DBMS_STATS.SET_TABLE_STATS and statistic staleness

Recently at work there was a discussion regarding setting optimiser statistics using DBMS_STATS SET_*_STATISTICS procedures. The question was asked:

If we set the statistics ourselves will the automatic stat’s job not overwrite them the following night?

Now I was confident that this was not the case but, having never tested this explicitly, thought it better to get my facts straight.

First some quotes from the Oracle Documentation

Setting Statistics

You can set table, column, index, and system statistics using the SET_*_STATISTICS procedures. Setting statistics in the manner is not recommended, because inaccurate or inconsistent statistics can lead to poor performance.

Determining Stale Statistics

Monitoring tracks the approximate number of INSERTs, UPDATEs, and DELETEs for that table and whether the table has been truncated since the last time statistics were gathered. You can access information about changes of tables in the USER_TAB_MODIFICATIONS view. Following a data-modification, there may be a few minutes delay while Oracle Database propagates the information to this view. Use the DBMS_STATS.FLUSH_DATABASE_MONITORING_INFO procedure to immediately reflect the outstanding monitored information kept in the memory.

The GATHER_DATABASE_STATS or GATHER_SCHEMA_STATS procedures gather new statistics for tables with stale statistics when the OPTIONS parameter is set to GATHER STALE or GATHER AUTO. If a monitored table has been modified more than 10%, then these statistics are considered stale and gathered again.

The case under discussion was that old favourite – new partitions added to existing tables. The test that follows creates a simple table with four partitions. Three of the partitions are mature, each containing 10,000 rows. The fourth partition is quite new and only contains 1,000 rows.

drop table part_tab;
create table part_tab
(	id	number
,	yrmon	number(6)
,	padcol	varchar2(100))
partition by list (yrmon)
(partition p201101 values (201101)
,partition p201102 values (201102)
,partition p201103 values (201103)
,partition p201104 values (201104));

insert into part_tab
select rownum,201101,lpad('x',100,'y')
from dual connect by rownum <= 10000;
insert into part_tab
select rownum,201102,lpad('x',100,'y')
from dual connect by rownum <= 10000;
insert into part_tab
select rownum,201103,lpad('x',100,'y')
from dual connect by rownum <= 10000;
insert into part_tab
select rownum,201104,lpad('x',100,'y')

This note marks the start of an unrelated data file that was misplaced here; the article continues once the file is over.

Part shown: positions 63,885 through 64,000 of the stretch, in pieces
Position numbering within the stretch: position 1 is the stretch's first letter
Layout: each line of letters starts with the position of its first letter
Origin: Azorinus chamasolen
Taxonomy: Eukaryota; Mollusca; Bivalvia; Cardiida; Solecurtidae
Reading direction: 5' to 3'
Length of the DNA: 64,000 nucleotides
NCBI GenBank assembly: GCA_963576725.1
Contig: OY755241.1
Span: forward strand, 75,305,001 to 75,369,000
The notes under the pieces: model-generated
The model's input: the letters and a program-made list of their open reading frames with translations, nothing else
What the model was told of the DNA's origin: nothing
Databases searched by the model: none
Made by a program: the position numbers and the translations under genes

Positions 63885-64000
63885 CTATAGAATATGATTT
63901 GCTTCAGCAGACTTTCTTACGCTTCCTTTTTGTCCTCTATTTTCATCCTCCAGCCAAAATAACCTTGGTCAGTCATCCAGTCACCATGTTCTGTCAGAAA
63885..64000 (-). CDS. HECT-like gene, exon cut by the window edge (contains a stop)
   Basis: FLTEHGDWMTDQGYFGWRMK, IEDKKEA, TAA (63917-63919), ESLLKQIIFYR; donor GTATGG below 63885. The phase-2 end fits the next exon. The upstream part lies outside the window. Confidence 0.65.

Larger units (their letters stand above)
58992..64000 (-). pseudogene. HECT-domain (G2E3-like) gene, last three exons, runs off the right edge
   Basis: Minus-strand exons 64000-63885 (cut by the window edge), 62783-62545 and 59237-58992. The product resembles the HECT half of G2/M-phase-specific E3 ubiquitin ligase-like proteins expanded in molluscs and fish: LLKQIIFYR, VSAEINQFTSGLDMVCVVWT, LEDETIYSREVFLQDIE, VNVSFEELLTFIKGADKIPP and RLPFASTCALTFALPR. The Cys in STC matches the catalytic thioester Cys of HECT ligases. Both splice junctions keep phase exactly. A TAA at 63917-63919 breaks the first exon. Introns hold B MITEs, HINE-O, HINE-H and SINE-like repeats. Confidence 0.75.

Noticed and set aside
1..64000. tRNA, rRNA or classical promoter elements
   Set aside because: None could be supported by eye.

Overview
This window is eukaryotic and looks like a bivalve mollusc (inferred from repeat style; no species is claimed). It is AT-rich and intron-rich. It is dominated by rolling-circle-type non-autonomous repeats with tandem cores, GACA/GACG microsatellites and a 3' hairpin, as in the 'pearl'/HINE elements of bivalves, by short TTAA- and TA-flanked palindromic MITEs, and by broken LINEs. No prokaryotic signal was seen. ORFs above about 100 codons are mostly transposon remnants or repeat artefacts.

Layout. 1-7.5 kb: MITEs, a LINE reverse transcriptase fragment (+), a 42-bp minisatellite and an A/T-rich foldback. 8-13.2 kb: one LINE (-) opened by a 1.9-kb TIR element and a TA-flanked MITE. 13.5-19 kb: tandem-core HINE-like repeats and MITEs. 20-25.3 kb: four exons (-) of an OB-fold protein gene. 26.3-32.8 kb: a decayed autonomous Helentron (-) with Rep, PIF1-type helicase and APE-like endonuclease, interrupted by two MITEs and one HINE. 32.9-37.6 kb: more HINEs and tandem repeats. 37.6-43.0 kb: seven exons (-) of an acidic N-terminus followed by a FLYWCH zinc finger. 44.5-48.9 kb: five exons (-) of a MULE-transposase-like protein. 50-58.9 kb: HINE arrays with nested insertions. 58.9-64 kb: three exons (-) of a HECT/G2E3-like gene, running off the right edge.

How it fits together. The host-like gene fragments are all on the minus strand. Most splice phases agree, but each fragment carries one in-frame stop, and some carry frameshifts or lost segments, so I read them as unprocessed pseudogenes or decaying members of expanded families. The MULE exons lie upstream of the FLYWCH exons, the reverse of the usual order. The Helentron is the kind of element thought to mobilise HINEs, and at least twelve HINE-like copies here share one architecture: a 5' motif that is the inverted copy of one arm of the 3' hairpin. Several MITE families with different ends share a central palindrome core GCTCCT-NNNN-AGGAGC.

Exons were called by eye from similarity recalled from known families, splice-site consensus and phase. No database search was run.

from dual connect by rownum <= 1000;

select PARTITION_NAME,NUM_ROWS,BLOCKS,AVG_ROW_LEN,LAST_ANALYZED
from user_tab_statistics
where table_name = 'PART_TAB';

PARTITION_NAME                   NUM_ROWS     BLOCKS AVG_ROW_LEN LAST_ANALYZED
------------------------------ ---------- ---------- ----------- -----------------
                                    31000        568         110 05-MAR-2011 21:24
P201101                             10000        174         110 05-MAR-2011 21:24
P201102                             10000        174         110 05-MAR-2011 21:24
P201103                             10000        174         110 05-MAR-2011 21:24
P201104                              1000         46         110 05-MAR-2011 21:24

The statistics on the fourth partition are now faked using DBMS_STATS.SET_TABLE_STATS to match the other partitions.

-- fake statistics in partition 201104
begin
 dbms_stats.set_table_stats(null
 , 'part_tab'
 , 'P201104'
 , numrows=>10000
 , numblks=>174
 , avgrlen=>110);
end;
/

PARTITION_NAME                   NUM_ROWS     BLOCKS AVG_ROW_LEN LAST_ANALYZED
------------------------------ ---------- ---------- ----------- -----------------
                                    31000        568         110 05-MAR-2011 21:24
P201101                             10000        174         110 05-MAR-2011 21:24
P201102                             10000        174         110 05-MAR-2011 21:24
P201103                             10000        174         110 05-MAR-2011 21:24
P201104                             10000        174         110 05-MAR-2011 21:24

Now we update the partitions in a variety of ways as described by the comments in the code below.

-- partition "P201101": update 11% of rows  (> staleness threshold) and commit
update part_tab